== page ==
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Oireachtas Committee launches report on Agri-Food Sector by Arthur Morgan

28 September, 2010


Sinn Féin TD Arthur Morgan, as part of the Joint Oireachtas Committee on Enterprise, Trade and Innovation, launched a report in Leinster House today on what is required to expand employment in the agri-food sector.

Deputy Morgan was the rapporteur for the report launched today by the Committee and which contains 51 recommendations that would boost the sector and create jobs.

Speaking at the launch in Leinster House, Deputy Morgan said he was delighted to have been able to present the report to the Oireachtas All-Party Committee and to have received endorsement for the range of measures outlined in it that he believes are necessary not only to secure the future of the sector, but to create badly needed jobs.

Deputy Morgan said:

“The creation of new employment opportunities using indigenous resources should be the main focus of this Government, including actions to develop new rural enterprises and promote the development of new products and processes.

“We need to make the agri-food sector a real option for employment and job creation. The agri-food industry is indigenous in nature, has a regional focus and is international in orientation. The reality is that we need to grow our way out of recession and we need to prime the economy.

“Given the regional spread of the agri-food sector, it plays a significant role in the spatial distribution of development and employment across the country. Unlike other sectors of the economy, the agri-food sector is multi-faceted with growers, producers and farmers at farm level complemented by primary processing and added-value ancillary services and industries.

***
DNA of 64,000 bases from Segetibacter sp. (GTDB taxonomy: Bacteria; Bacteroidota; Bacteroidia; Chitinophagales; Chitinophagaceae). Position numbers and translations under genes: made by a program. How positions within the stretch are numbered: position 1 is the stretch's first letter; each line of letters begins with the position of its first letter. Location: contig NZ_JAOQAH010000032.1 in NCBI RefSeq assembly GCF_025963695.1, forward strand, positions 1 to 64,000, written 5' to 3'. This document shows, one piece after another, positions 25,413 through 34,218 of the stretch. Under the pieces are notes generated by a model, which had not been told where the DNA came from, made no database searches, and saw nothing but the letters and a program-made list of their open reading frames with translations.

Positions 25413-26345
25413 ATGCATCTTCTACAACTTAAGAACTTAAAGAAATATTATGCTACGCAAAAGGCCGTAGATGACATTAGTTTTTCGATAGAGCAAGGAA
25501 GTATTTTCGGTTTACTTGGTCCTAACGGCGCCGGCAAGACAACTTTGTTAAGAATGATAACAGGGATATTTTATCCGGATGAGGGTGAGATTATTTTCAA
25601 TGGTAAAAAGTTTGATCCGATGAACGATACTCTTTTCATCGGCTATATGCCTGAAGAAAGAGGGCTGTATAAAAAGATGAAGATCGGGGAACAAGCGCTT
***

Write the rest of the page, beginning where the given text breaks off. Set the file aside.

“This report is the product, not only of extensive background research, but of a broad consultation process with a wide range of people and groups involved in the agri-food sector. The adoption of this report by the Committee is particularly important in the context of the current economic situation and the critical need to place more emphasis on the indigenous economy.

“This report presents practical solutions to the crippling unemployment that faces this country. It is time Ireland embraced the natural resources bestowed upon us to realise our competitive advantages internationally and this agri-food report positions us to do that.” ENDS

Some of the main recommendations of the report:

• The establishment of a regulatory impact analysis process for the agri-food sector that looks at the burdens being placed on enterprises by excessive regulation, with a view to creating efficiencies within the regulatory system
• The need to press for the inclusion of a requirement to indicate the origin of primary ingredients in finished food products.
• A set of guidelines, rooted in legislation, needs to be established so that terms like “Irish food” can only be used after specific criteria are satisfied.
• The tariff nomenclature needs to be extended to distinguish agri-food products subject to “substantial transformation”.
• Co-operation, partnerships and network formation among producers and other related and supporting groups should be encouraged to take advantage of opportunities in terms of enhanced knowledge and contacts, easier access to markets, reduced costs, increased bargaining power and greater competitive advantage.
• Promote regional networking, partnerships and branding across the whole country.
• A network/association of suppliers/producers should be set up to negotiate a fair trading regime on behalf of suppliers.
• An export credit insurance state-supported scheme should be introduced by Government.
• Development of a comprehensive programme for preferential assistance to micro-enterprises (those with those than less that 10 employees) and small enterprises (those with between 10 and 49 employees).
• Government should deploy funding to set up and support central production hubs for SMEs involved in the agri-food sector, so that they have access to advice, support and most importantly infrastructure and equipment perhaps not available to early stage start-ups.

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